Great okay so a good and positive start to today’s blog. Yesterday I was asleep for almost all of the time, besides watching To All The Boys I’ve Loved Before on Netflix and it was very very good. More rom than com, arguably(?). But so so rom. And so great to see a WoC in a lead role, even if I have to say that all of her clothes are frustratingly good for someone who is supposedly 16. Of course it is great to have the Asian-American teenage experience represented onscreen but what about the shit clothes teenage experience? I once sewed a red studded belt to an old lilac floral dress of my mum’s and wore it over red skinny jeans with tartan Converse and thought “yes, this is good”. (In fairness, I first started become aware of fashion in 2002, so who could really blame me?)

Anyway, back to Edinburgh. My boyfriend got into town yesterday, he’s also a stand-up so we’ve sort of found ourselves on holiday together but separately. I went to meet him at the first gig he’d booked which turned out to be a 6-9pm “rolling” show with no emcee, which basically means it was a microphone in a corner of a hotel bar. Now, that’s not really how a comedy show works. Giving someone the basic technology needed for a comedy show doesn’t create a comedy show. Street preachers also have microphones but no one is psyched to watch them for 30 minutes. In the end Andrew didn’t go onstage so we just went in search of something to do before my Cosmic gig.

Yikes, it was a rough crowd. It didn’t help that I was pretty woozy and was using a lot of energy trying to pretend that I was definitely 100% well, but yikes. The two acts before me and the host had all had very tepid responses, but then I was a little scattergun. It sucked though because I know I could have turned them around if I had been feeling a little brighter, but ah well. At least I get to go up again tonight! Comedy!!!!!!!!!!!!!!!

oh p.s. I am better now thanks all good just needed to sleep

Fringe Diary #4

Ah, yesterday was lovely, just lovely. But also I think I have scurvy? Like, really really quickfire scurvy?

Or I just ate a really pointy chip and it’s making my gums bleed.

Anyway, don’t panic, Mum and Dad.

Back to yesterday! Yep, fab day, chilled out, got a little taste of the mad world of flyering for punk rock comedy, Happy Lucky Golden Tofu Panda Dragon Good Time Fun Fun Show, which yes I can say five times fast, thank you. I turned up to the Location at 5pm sharp to be ushered upstairs by Kate and Lyris. They handed me a Hello Kitty hat, some flyers, some stickers, a promo t-shirt for their band, Slanty-Eyed Mamas. (They said it would be fine for me to wear.)

Now some of you reading this may think you know me. But you will never truly know me until you have seen me react to someone trying to hand me something in the street.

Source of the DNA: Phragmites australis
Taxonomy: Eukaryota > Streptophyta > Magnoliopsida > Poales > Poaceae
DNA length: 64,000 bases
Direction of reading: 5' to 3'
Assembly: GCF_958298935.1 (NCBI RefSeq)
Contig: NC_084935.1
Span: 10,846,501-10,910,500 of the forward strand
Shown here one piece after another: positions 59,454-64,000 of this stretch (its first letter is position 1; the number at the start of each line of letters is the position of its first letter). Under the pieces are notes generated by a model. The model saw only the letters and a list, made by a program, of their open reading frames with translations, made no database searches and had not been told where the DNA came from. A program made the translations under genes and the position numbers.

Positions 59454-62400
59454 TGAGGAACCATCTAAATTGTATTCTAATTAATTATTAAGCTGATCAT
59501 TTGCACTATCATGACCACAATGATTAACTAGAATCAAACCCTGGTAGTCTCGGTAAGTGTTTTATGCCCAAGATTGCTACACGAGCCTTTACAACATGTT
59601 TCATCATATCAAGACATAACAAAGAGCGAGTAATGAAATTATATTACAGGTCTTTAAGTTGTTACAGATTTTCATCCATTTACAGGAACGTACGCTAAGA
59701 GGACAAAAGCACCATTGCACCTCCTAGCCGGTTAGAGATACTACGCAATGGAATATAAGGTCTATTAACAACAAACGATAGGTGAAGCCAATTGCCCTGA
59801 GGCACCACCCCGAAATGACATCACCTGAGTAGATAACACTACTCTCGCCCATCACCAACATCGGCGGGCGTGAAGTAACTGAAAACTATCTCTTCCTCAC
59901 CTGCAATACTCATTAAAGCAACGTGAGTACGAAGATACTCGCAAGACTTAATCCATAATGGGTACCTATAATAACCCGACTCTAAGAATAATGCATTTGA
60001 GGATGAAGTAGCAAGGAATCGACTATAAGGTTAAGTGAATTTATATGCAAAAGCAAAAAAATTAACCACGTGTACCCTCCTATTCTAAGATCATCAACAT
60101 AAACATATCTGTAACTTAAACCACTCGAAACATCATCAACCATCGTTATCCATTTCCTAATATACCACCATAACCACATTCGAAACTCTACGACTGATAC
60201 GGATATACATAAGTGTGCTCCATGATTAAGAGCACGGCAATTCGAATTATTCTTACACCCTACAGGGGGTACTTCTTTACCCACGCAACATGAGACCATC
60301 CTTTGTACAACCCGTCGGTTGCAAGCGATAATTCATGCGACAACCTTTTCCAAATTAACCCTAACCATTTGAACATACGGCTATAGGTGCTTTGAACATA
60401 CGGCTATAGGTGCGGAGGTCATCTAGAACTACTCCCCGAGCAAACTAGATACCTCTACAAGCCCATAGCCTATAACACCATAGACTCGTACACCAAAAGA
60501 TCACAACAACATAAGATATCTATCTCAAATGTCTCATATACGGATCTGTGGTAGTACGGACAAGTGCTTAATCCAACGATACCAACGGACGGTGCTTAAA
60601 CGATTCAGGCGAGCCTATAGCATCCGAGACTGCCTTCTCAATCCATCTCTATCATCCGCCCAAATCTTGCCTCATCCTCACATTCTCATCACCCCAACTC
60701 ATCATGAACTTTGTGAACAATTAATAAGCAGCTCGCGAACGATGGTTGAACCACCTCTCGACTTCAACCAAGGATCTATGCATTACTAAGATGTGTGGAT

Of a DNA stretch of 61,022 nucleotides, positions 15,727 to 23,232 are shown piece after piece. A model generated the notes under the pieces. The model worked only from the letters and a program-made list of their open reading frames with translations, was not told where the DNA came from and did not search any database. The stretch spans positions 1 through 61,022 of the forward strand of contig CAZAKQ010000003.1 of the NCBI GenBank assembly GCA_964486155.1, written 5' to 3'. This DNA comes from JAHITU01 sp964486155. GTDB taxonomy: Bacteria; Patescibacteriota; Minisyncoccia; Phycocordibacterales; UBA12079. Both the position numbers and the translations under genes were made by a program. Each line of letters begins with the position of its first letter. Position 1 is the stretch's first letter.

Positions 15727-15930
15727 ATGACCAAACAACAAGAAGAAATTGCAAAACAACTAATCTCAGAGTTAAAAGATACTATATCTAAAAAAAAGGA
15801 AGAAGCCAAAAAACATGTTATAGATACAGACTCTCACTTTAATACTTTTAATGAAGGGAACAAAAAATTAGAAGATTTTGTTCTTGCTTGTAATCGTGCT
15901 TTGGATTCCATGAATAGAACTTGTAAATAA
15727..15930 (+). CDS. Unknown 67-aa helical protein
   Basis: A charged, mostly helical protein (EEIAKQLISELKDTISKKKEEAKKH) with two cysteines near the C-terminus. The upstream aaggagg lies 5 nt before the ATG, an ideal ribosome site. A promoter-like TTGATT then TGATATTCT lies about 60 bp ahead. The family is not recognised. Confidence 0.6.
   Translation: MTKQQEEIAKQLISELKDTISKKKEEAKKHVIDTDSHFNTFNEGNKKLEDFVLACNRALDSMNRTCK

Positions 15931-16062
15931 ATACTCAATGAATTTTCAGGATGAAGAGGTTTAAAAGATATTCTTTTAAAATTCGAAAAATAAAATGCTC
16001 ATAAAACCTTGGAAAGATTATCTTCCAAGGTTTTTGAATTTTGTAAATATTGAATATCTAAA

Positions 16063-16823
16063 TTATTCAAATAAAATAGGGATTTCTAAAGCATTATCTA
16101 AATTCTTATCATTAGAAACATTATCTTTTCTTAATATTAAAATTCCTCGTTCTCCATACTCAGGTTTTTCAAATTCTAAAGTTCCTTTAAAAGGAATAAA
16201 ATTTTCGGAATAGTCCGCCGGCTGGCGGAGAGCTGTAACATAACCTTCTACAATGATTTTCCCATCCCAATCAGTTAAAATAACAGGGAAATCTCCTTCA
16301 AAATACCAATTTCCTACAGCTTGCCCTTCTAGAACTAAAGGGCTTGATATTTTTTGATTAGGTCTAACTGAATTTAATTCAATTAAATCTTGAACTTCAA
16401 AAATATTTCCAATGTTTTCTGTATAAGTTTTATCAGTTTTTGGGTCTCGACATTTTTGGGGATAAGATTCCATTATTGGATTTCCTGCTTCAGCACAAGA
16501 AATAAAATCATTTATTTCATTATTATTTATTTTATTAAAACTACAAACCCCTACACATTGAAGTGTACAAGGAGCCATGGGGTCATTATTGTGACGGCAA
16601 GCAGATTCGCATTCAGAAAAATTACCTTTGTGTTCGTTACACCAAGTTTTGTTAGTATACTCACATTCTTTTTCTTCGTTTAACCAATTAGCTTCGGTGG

Usually I will automatically beam like a toddler at anyone smiling at me, before suddenly I realise what’s going on and make a split-second decision (split-second decisions are decidedly not my strong point) whether I want the flyer or not, whether it’d be best to just take it to please the person or leave it with them so that they don’t waste a flyer, and usually what happens is whether I take it or not, I’ll yelp something like “THANKS SORRY YOU SEEM NICE THOUGH BYE!”

So it was nice to be on the other side of that for a change, doing an hour of intensive flyering on the Mile as Slanty-Eyed Mamas (sorry) played some great and obscene music about stereotypes of Asian feminine sexuality. For some reason I only handed flyers to 100-year-old people with furrowed brows, and tiny children.

My gig that night went well, too! I’d briefly met up with my brother, his fiancee and some friends at The Auld Hoose, home to the largest nachos in Edinburgh which ARE THE VERY SAME NACHOS FROM THE PREVIOUS INSTALLMENT OF THIS DIARY. I do know this city! So I was in a cracking mood before the gig, having wolfed down an egg-cress sandwich very much behind a wheelie bin and definitely in the rain, which is my favourite meal. I unexpectedly opened the gig and it was no problem. I felt amped, a little tense but calm and excited for the show, i.e. the ideal mood.

By this point I’d realised that however well the early part of the set goes, to my mind it hasn’t been a success unless I get that big closing laugh. The length of my slot increased since there weren’t as many people, going up unexpectedly went from 5 to 7 minutes. So I did at first just chill out, riff a little, and talk to the crowd, which I’m getting fonder and fonder of doing as I get more confident on stage. But the extra time meant I didn’t find my way to an ideal, heavy-hitting closing line. I got a laugh at the last joke but it felt like a connector, not an ending.